which accomplishes the following goals:
- Identify the
name of the procedure with the error
- Display the
error code and error message
- Prevent your
program from crashing with a fatal run-time error
The following is
the structure of the standard generic error handling style used in
the code in Total Visual SourceBook:
Function GenericFunction() as Boolean
' Comments : Comments about GenericFunction
' Parameters: None
' Returns : True or False
' Source : Total Visual SourceBook
On Error GoTo PROC_ERR
Debug.print 1 / 0
MsgBox "Error: " & Err.Number & ". " & Err.Desc
Programming Style and Formatting
The procedures, functions, and class methods used in Total Visual
SourceBook follow the generally recognized standards for structured
programming style. The following list includes the standards we use:
- Each subroutine
or function has only a single exit point. "Exit Sub" and "Exit
Function" are not used, except in the context of a single defined
- The "GoTo"
statement is not used except to enable a module-level error
handler. Similarly, the "GoSub" statement is not used. In rare
cases, an unconditional branch to the procedure exit label may be
used in order to avoid deeply-nested conditional code.
- Line labels are
not used except for procedure handling exit points.
- There is no
reliance on public or global variables for procedures. A class may
have static shared data associated with it, but procedures and
functions have no external data dependencies.
We use standardized
formatting for items such as indenting, where local variables are
declared, how in-code comments are formatted, and how error handling
is enabled. While the standards may not match yours, we hope our
consistent use of the same standards throughout the code make it
easy for you to understand and use it.
Naming conventions are a touchy area for most developers.
Opinions on the proper use of naming conventions vary much more
widely than the consensus on other programming areas, such as the
use of comments and structured programming style.
You may be among
the developers who strongly believe that there should be no naming
conventions at all. Or you may use a convention borrowed from the
Microsoft-created "Hungarian" style directly from an entirely
different language like C++. Some naming conventions are more
idiomatic to the Basic language, such as using type declaration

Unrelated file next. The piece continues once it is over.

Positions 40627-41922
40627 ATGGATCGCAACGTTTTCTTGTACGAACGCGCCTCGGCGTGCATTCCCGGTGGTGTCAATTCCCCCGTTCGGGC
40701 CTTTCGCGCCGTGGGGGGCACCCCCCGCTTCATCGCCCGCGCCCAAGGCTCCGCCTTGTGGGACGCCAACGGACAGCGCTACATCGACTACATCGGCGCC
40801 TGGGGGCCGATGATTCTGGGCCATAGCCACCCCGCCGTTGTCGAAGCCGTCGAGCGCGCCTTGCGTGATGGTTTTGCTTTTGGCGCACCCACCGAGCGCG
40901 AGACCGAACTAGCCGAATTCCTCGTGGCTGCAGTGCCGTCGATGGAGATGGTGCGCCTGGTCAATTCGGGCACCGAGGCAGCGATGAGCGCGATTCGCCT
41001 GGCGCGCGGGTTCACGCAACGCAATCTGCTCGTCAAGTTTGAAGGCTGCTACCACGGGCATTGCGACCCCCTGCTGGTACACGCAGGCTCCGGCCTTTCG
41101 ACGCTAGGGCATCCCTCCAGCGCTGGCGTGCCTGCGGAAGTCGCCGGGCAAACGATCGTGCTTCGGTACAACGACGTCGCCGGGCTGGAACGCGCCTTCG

characters on variable names (Dim Name$ for example). Or you may be
using a completely "non-standard" style that is dictated by the
organization for which you develop.
As with many other
areas of programming, the true value of using naming conventions may
be the consistency they provide, rather than the merits of any one
SourceBook uses a consistent naming convention for the procedures
and classes. The style selected is a variation on the
recommendations that Microsoft makes in the "Visual Basic Coding
Conventions" chapter of the VB Programmer's Guide. These include
naming standards for controls, objects, menus, properties, types,
constants, and other standard objects. The naming conventions also
indicate scope, and whether or not the variable is part of an array
or a collection.
Leverage your existing work by having your experienced developers
store their custom code into the code repository for everyone to
share. Eliminate repeated work, and get your junior developers
up-to-speed faster without always bothering the senior developers.
Follow the link below to download the demo.
Total Visual SourceBook for Access 2002/2000 and VB 6.0
Total Visual Sourcebook - Single
Total Visual Sourcebook - 5 User License
Distribute the code royalty free in
Works with VB, Access and Office
On-line help and manual included
Pentium processor or better
Windows 98, 2000, ME, or NT 4.0
15 MB available hard disk space
32MB RAM (64MB suggested)
Office 2000, Office XP, or Visual Basic
Internet Explorer 4.01 or higher